At least some versions of artificial intelligence are attempts not merely to model human intelligence, but to make computers and robots that exhibit it: that have thoughts, use language, and even
What is it
Second Life and dozens of other online adventures involve creating digital selves, and millions of users are taking advantage of the opportunity to develop new personas. Cyberpunk literature, like William Gibson's Neuromancer, describes worlds in which the line between digital selves and real selves is hard to draw. What makes your digital self you? What does your choice of digital selves show about you? And what makes onscreen representation more or less effective as digital selves? John and Ken are joined by Jeremy Bailenson, Director of Stanford's Virtual Human Interaction Lab, for a program recorded before a live audience at The Marsh theater in San Francisco.
The idea of computer-generated representations of (possibly nonexistent or dead) people has been around since at least the 1980s, when William Gibson penned his famous cyberpunk novel Neuromancer. But what's special about these virtual humans or avatars, in contrast with other representations of people? Bailenson cites their realism---that is, their photographic, behavioral and other qualities that make them seem a lot like us---and describes how the rather primitive brains of real humans fail to distinguish between conspecifics and mere virtual representations thereof, as they fail (in some ways) to mark the difference between real pits and virtual ones.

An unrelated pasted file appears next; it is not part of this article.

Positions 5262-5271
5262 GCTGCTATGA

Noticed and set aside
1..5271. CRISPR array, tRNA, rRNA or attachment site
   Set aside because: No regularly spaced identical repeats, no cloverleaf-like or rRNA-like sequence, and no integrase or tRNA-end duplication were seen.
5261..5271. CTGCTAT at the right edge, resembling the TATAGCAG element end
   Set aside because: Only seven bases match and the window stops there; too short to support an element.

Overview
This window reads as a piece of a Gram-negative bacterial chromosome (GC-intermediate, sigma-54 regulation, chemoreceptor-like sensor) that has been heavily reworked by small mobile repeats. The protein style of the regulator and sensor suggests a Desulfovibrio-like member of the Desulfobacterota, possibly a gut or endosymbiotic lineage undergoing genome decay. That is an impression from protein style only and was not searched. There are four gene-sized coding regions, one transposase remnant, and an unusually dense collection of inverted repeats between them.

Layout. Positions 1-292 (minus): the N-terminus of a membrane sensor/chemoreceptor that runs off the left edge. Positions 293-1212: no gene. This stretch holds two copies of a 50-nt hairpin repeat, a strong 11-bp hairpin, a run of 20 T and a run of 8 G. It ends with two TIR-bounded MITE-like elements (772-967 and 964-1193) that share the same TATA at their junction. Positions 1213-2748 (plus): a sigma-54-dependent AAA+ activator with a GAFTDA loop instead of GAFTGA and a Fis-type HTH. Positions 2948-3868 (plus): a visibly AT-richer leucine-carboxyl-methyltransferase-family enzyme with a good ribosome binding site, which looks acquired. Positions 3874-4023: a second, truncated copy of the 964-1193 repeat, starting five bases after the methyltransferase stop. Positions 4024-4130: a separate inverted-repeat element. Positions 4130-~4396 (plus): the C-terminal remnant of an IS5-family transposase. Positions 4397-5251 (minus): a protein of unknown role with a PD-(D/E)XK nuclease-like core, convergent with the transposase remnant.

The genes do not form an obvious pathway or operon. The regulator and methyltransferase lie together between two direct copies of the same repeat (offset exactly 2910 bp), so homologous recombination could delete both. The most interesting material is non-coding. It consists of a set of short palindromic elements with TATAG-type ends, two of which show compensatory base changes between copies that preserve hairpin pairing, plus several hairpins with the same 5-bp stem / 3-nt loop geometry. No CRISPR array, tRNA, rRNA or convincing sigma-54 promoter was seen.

Along with audience members, Ken and John press Bailenson on whether virtual humans and places should be considered real---in physical, social, and other senses. Is virtual reality a way to escape from reality, a way to break our "addiction" to reality, or a part of reality itself when it is coherent with the rest of our perceptions and activities?
Much of the discussion concerns the costs and benefits of using virtual reality. For the optimist, virtual reality offers a wealth of treasures: Potential immortality (sans consciousness, perhaps) through avatars that mirror the behavioral patterns of their users; more effective teachers, through new kinds of social interaction (like making eye contact with multiple students at once) that are physically impossible in the real world; and the treatment of phobias, chronic pains, and social problems by exploiting the phenomenon of presence. For the pessimist, virtual reality is a veritable garden of sin: Virtual crimes go unpunished due to lack of definition and regulation and also due to vague notions of what it is to count as a person; sexual activity is rampant, constituting around 85% of what goes on in virtual communities like Second Life; and for some, like video games, virtual reality promises to keep children from playing outdoors while simultaneously inuring them to violence.
- Roving Philosophical Reporter (seek to 6:44): Zoe Corneli takes a trip to Professor Bailenson's Virtual Human Interaction Lab at Stanford, where researchers build virtual environments for use in psychological experiments. According to Bailenson, these allow us to see whether (and, if so, how) the human condition is different in virtual worlds from the human condition in the real world. To get a taste of what he means, Zoe tests out a virtual environment called the "pit room". Intriguingly, she gets a fright, even though she believes the pit room to be virtual! This illustrates the phenomenon that virtual-reality researchers call presence, wherein users in some sense feel that they are "in" a virtual world.
- Sixty-second Philosopher (seek to 49:58): Ian Schoales considers the ethical status of so-called "trolls" and "griefers" -- individuals who, for the sake of what they call "lulz", vandalize and disrupt organized activity in virtual communities like Second Life, for instance by taking on the appearance of giant walking penises and floating through your virtual living room while your avatar tries to watch a movie.